This is unbelievable. It’s actually quite obnoxious. It is the official Windows 7 upgrade chart from Microsoft. Moving or upgrading from one OS to another is supposed to be an easy task. One company that gets this right is Apple. When a new version of OS X comes out, a Mac customer simply goes to a store, picks up a single copy of the new OS, and downloads it to his or her computer, hastle-free. One company that gets it completely wrong is Microsoft. To start things off on a bad note, Microsoft stocks the shelves with more than one copy of a new OS (usually more than 4 versions). To make things more confusing, they create a chart like the one posted above. An upgrade chart is supposed to be helpful and aid a PC customer in the upgrade process. What this chart does is make things so much more confusing and aggrevating; it presses the fact that there is more than 1 single version of Windows 7 and Windows Vista and it makes things less clear with terms like “custom install” and “in-place upgrade.” This chart contains 66 different senarios to choose from; also, it “includes an entire row dedicated to a product that doesn’t exist: Windows Vista Starter 64-bit edition (Vista Starter is available in 32-bit only)”–that’s blasphemy!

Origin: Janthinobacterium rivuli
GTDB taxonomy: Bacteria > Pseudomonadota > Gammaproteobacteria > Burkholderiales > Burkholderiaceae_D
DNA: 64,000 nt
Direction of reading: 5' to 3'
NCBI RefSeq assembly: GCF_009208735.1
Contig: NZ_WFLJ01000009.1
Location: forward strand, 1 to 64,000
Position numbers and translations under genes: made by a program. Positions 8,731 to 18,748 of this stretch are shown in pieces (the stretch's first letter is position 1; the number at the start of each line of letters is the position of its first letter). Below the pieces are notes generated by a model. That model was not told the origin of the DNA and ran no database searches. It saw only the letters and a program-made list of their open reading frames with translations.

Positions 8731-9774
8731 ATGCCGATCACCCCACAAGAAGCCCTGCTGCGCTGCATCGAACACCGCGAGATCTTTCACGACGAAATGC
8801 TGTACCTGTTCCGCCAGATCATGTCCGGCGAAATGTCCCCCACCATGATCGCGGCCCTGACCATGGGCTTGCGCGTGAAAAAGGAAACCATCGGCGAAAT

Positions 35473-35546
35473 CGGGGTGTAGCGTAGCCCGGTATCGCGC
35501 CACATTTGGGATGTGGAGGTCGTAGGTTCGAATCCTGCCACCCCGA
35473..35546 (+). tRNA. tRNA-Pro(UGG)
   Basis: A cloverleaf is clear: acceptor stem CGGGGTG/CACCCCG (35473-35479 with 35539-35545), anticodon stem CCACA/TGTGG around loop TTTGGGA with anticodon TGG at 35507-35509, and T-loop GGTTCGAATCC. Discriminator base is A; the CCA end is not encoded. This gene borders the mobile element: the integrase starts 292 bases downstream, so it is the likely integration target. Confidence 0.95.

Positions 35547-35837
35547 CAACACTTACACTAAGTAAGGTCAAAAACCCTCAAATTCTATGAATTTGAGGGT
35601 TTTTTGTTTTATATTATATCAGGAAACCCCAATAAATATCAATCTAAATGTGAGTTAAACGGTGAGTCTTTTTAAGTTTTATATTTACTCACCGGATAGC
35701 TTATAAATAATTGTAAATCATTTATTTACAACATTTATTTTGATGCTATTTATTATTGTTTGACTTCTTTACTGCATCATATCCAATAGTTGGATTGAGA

So, what is there to do? Leave it to ZDNet’s Ed Bott to clean up the chart and make it readable. He completed a revised and more sensible chart in about an hour. If you are thinking about upgrading from XP or Vista to Windows 7 this October, take a look after the break for Bott’s chart. Microsoft, get your act together! You attempted to “wow” us with Vista, and that was a disaster (initially). Now you are trying to pick yourself back up with the positively reviewed Windows 7. Releasing more than one version of an OS and creating an upgrade chart that makes matters worse is bad, very bad. A confused customer is not the end goal. Shake it off, and let’s look forward to Windows 7 releasing without a hitch this October.